Use a person’s name. I have written a lot about winery tasting rooms and some changes in that activity. Let me give you an example of a recent experience my wife and I had at a tasting. We did have a reservation and when we arrived we were not ask for our name, we were ask the time of our reservation. At that point the hostess called us by name, wrote our name on a table tent card and took us to our table. When the concierge came to our table (we were outdoors) he saw our name and commented on the spelling and asks about the origin of the name. He always referred to us as Mr. and Mrs. Lay. Very classy and made us feel important, and yes we bought wine and gladly paid for the tasting also.

Ask people questions to let them talk about themselves. When they reply make eye contact and listen to them respond. Never let outsiders or distractions take away from listening to a team member or customer.

Smile at people as a way to acknowledge you are interested in them and are listening to them.

Include new arrivals into the personal space of a small group discussion. This can be done by stepping to the side to make room in the circle or simply touching a person on the shoulder or arm.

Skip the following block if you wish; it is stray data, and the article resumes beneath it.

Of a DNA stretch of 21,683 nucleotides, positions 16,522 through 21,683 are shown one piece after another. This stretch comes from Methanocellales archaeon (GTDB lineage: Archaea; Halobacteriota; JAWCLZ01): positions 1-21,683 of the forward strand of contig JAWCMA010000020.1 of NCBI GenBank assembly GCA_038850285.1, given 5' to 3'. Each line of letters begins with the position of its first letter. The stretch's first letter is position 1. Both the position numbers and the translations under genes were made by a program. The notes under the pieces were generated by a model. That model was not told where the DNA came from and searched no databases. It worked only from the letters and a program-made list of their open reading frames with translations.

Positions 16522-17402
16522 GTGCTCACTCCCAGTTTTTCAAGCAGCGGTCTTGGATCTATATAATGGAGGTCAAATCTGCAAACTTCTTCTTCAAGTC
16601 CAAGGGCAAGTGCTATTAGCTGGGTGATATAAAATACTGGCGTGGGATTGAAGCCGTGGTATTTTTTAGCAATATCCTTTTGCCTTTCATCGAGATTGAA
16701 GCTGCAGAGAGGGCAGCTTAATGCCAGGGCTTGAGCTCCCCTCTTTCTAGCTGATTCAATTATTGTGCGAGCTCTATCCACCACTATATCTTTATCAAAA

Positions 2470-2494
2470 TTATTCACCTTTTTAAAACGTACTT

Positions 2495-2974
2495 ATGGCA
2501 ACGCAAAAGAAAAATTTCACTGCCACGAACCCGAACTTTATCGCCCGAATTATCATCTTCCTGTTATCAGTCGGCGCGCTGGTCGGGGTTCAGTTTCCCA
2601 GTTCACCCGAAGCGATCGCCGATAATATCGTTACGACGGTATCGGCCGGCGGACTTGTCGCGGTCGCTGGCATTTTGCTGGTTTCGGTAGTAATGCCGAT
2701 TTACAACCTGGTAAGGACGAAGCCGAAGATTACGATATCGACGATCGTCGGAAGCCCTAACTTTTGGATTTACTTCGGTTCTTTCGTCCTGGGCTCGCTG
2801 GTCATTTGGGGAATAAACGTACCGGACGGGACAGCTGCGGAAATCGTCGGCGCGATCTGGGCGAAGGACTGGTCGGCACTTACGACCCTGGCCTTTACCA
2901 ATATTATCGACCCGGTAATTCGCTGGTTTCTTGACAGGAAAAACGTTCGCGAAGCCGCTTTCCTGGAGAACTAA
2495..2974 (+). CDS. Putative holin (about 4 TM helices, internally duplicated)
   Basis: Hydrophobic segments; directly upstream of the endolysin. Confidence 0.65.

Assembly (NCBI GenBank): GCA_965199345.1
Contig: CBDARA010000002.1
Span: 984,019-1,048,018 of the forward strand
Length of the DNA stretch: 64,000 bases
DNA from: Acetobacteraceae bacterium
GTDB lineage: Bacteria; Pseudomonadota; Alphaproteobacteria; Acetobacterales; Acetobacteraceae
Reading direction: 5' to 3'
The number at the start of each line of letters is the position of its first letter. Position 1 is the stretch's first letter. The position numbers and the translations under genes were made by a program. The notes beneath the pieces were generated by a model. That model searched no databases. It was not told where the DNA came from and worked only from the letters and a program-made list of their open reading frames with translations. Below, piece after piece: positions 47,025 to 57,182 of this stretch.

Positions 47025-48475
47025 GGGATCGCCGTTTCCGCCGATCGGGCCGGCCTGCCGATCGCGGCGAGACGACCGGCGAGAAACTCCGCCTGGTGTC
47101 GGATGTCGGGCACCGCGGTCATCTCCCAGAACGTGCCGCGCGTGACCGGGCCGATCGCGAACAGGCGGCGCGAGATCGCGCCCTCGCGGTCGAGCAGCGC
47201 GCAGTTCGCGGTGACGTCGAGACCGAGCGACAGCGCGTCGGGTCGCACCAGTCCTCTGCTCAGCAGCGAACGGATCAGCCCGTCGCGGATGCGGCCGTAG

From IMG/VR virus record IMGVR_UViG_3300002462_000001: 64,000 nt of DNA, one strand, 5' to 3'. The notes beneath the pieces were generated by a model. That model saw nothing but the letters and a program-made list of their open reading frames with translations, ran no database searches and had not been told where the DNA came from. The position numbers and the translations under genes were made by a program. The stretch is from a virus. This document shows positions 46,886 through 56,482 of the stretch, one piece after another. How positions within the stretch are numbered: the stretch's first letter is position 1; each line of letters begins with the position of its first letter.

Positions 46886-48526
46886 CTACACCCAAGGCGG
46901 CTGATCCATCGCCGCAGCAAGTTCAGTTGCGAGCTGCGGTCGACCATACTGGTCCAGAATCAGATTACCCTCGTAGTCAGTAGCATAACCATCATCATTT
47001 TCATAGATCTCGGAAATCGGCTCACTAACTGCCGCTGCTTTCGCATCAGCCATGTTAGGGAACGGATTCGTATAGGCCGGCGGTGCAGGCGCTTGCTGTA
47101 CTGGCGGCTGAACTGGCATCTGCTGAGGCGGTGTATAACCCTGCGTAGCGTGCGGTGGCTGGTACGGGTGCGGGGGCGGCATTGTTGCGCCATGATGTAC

Volunteer to help others outside of your own team. Such a move will not only be recognized as giving of yourself but it reinforces your standing within your own team.

Stay positive in supporting all management. Everyone has faults and differences of opinions, which are fine. But, piling-on is not helpful to a team leader building likability or respect and does not help with clients or customers.

Be genuinely interested in the customer, the team members and vendors. Their opinions do matter in building a leaders reputation as a good leader that is respected and liked.

The active and passive feedback you will receive from your personal contacts will also allow you to put the right people in the right job. This will allow you to make good delegating decisions. From all feedback you will be able to make the right decisions on training and team building events. And keep asking your team what you can do for them to make their job or life better at the company and in their home. Remember, the majority of a team member’s time is at and thinking about their job.

Being likeable and respected is asking for peoples input, accepting input and putting it into a plan and recognizing individual and team performance relative to the plan. When the team wins, the fans win also. A lead is likeable when they are the biggest fan of the team.